In a decisive and contentious move, Regina’s city council voted 6-5 to remove the board of directors of the Regina Exhibition Association Limited (REAL), a municipal corporation embroiled in financial turmoil and operational scrutiny.
The decision, announced following a nearly hour-long private session for legal advice, was instigated by Ward 3 Coun. Andrew Stevens. “It is the 11 of us who are accountable to the public,” Stevens remarked, highlighting the council’s responsibility in the wake of a troubling financial review.
The motion, supported by councillors Stevens, Bresciani, LeBlanc, Nelson, Stadnichuk, and Zachidniak, faced opposition from councillors Hawkins, Findura, Mancinelli, Mohl, and Mayor Sandra Masters. The split vote reflects deep divisions over the management and future of REAL, an organization reported to be over $17 million in debt.
The crux of the issue centers around a financial review conducted by accounting firm MNP, which revealed that REAL’s business model is currently unsustainable without significant city subsidies. “That showed us, and the public, what is going on,” stated Ward 7 Coun. Terina Nelson, underscoring the need for deeper investigation into REAL’s finances.
This report comes in the wake of REAL’s failed rebranding efforts and concerns over potential conflicts of interest involving CEO Tim Reid’s private consulting firm. Despite these issues, CEO Tim Reid remains in his position, now reporting directly to the council.
Coun. Bob Hawkins, representing the council on the REAL board for the past year, expressed confidence in the board’s capabilities, stating, “I have seen nothing to suggest we should have nothing but confidence in [the board].” However, the majority felt a change was necessary, with Ward 4 Coun. Lori Bresciani articulating the difficulty in approving further funding without significant restructuring.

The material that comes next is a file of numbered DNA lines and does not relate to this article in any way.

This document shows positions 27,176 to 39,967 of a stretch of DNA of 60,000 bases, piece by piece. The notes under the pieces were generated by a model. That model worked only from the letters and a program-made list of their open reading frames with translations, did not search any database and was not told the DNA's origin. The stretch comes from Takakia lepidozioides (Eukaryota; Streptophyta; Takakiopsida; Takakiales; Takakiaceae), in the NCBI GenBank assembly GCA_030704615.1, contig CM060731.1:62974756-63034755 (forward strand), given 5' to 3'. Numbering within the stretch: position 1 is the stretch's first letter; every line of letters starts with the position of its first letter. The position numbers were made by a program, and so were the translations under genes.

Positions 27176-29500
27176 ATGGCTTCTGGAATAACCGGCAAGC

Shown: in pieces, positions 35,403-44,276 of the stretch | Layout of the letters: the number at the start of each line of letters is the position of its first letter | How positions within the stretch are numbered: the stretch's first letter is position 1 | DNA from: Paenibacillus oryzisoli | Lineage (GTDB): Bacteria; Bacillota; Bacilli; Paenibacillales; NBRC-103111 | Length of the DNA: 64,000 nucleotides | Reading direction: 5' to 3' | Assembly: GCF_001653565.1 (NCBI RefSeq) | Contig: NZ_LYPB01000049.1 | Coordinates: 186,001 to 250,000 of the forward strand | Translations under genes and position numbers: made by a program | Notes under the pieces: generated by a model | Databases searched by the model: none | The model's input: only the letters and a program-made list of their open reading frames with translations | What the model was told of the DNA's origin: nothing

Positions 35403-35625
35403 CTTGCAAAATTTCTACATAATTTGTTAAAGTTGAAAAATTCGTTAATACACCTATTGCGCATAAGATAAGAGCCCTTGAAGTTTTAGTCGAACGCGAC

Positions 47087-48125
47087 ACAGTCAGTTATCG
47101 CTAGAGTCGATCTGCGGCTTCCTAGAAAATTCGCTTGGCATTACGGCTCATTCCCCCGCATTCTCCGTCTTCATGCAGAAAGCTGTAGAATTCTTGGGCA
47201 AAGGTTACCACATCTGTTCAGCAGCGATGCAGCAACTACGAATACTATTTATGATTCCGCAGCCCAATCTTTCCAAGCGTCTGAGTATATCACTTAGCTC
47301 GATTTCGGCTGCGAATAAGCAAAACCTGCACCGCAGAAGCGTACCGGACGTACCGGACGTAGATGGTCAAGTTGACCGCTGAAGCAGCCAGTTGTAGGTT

The financial straits of REAL are stark, with the MNP report stating that the organization would need to host an equivalent of four to seven Grey Cups annually just to break even post-2028. The organization’s losses have been mounting, totaling millions over the past three years.
In response to the vote, all voting members of REAL’s board resigned, as confirmed by the City of Regina. The city administration will now nominate interim board appointees, pending council approval. This shift marks a significant change in governance, with the potential for REAL to be dissolved and its assets managed directly by the city.
Councillor Jason Mancinelli cautioned against hasty decisions, highlighting the potential negative impact on tourism and the organization. “Please slow down,” he urged his colleagues, expressing concern over rushed decision-making.
City Manager Niki Anderson assured the council of the administration’s capability to oversee operations, countering concerns about bureaucratic inefficiency and lack of creativity.
The council’s decision, while addressing immediate financial and operational concerns, opens a new chapter in the management of REAL, with significant implications for the organization’s future and the city’s role in its operations. A report on the future of REAL, including the possibility of its dissolution, is expected by the second quarter of next year.